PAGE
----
War is a sad reality of life. And while modern technologies like AI have long been seen as integral to warfare of the future, it appears that its impact will not be in ways most of us think.
As in, no R2-D2 as a loyal wingman, no Terminators to wreak havoc.
Not even Iron Man suits, for crying out loud!
That is to say, these futuristic technologies will not function themselves as an instrument of war, but instead they will function primarily as enablers. AI will change how wars are fought, but it will have no impact on the nature of war itself.
This is argued in this brilliant piece that goes over how artificial intelligence is set to permeate every aspect of warfighting — from movement to communication, logistics, intelligence, weapons, and of course, the people themselves doing the fighting.
It also talks in detail in which aspects the race to acquire AI will differ from the race for the atomic bomb, intercontinental missiles, or precision guided munitions.
There will be continuous milestones in the artificial intelligence race, as nations attempt to be the first to develop and acquire AI systems and applications. Megabytes may matter more than megatons in this world of algorithm updates and software patches.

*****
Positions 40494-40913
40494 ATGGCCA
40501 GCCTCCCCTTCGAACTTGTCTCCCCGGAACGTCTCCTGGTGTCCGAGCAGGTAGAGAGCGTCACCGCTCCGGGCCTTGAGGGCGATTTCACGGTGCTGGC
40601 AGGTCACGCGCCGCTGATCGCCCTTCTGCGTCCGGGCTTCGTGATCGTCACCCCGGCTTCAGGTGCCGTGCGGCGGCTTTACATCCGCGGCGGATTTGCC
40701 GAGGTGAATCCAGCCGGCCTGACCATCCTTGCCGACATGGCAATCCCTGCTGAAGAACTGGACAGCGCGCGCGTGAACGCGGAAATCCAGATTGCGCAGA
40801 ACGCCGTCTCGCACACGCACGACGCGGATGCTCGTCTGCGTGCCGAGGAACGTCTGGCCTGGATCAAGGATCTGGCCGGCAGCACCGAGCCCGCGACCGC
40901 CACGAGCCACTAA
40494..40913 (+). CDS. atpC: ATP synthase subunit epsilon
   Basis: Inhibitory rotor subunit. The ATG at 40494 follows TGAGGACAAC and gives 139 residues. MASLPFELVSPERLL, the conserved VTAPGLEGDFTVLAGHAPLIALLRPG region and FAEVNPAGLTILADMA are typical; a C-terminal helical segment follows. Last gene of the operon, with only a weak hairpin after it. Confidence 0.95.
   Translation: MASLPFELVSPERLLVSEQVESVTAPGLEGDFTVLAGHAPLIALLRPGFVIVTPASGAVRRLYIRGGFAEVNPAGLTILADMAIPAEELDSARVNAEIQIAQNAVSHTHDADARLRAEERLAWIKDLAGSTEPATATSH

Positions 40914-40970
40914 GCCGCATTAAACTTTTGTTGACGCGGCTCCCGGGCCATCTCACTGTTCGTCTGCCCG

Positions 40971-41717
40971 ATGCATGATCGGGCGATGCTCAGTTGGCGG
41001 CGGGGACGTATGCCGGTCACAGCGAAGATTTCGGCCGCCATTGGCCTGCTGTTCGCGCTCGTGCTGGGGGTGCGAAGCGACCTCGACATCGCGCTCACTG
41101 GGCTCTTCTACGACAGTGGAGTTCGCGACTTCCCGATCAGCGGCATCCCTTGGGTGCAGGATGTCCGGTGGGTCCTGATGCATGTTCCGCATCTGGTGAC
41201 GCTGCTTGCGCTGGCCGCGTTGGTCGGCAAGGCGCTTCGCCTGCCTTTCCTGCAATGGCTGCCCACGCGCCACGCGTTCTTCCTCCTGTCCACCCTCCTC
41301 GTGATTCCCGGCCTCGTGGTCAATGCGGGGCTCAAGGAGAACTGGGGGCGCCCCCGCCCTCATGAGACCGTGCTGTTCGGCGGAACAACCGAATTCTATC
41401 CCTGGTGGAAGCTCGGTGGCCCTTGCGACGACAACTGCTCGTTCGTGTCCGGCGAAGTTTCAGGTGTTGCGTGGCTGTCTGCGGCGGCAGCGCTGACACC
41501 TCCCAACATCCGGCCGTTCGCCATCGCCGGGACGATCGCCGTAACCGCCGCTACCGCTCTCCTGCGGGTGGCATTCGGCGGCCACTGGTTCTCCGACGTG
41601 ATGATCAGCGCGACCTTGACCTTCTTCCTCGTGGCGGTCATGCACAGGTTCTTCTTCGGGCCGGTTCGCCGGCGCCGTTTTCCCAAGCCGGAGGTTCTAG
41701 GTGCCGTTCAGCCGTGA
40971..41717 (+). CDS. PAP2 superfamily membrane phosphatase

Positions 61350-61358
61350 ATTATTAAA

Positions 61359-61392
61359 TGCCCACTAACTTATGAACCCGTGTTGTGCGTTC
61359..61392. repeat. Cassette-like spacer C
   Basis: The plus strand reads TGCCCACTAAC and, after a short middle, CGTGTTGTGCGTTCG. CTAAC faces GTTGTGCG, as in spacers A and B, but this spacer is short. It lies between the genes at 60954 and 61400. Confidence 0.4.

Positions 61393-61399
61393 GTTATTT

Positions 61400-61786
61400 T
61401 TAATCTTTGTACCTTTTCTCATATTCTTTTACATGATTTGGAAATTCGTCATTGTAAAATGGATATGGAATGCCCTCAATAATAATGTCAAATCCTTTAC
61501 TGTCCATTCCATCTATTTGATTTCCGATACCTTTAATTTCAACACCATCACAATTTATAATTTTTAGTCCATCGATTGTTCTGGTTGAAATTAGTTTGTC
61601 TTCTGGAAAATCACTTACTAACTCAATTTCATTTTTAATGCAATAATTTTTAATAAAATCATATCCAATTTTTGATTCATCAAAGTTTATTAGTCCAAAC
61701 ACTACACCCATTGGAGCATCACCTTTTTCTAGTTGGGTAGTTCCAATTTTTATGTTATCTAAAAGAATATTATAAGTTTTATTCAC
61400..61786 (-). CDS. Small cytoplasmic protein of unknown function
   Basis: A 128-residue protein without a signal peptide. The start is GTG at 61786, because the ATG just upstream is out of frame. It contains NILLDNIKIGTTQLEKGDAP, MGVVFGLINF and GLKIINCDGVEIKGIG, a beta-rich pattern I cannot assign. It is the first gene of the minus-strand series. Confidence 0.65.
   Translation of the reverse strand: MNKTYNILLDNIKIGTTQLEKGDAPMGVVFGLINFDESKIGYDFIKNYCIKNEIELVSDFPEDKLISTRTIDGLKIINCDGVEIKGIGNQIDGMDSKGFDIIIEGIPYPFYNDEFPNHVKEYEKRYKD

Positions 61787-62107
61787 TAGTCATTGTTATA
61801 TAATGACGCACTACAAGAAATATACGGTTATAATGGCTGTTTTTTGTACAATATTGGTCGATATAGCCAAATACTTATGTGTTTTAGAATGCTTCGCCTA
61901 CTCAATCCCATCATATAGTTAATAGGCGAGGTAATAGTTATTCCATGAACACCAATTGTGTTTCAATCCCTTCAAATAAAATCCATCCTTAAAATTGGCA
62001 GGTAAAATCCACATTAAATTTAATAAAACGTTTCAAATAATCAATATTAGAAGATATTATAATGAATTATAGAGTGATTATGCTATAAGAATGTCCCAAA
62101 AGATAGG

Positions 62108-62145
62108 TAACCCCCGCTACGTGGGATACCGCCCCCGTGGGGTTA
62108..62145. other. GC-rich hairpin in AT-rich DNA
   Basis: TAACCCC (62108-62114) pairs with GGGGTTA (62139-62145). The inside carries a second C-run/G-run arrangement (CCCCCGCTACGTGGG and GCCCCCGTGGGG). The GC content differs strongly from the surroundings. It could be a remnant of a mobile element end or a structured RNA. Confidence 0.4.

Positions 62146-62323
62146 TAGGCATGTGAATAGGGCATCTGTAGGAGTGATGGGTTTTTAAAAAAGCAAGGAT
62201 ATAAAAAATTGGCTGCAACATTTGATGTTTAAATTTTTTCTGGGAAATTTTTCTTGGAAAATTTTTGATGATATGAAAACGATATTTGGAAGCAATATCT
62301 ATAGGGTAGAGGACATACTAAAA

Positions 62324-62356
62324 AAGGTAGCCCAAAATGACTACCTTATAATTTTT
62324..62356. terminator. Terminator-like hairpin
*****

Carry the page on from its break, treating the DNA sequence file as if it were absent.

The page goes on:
What is truly interesting is that the commercial sector is actually dwarfing the military investments in research and development of these technologies.
For example, in 2015, the combined R&D spending at the big technology companies headquartered in the United States like Google, Apple, Facebook, IBM, Microsoft and Amazon was $54 billion.
By contrast, the Defense Department plans to allocate $4 billion towards artificial intelligence and machine learning R&D in fiscal year 2020. This is, startlingly, only 0.5% of the departmental budget, and less than a tenth of the abovementioned six companies.
Much to ponder, then.
Give this detailed article a read to learn more about how AI will impact the way wars of the future will be fought.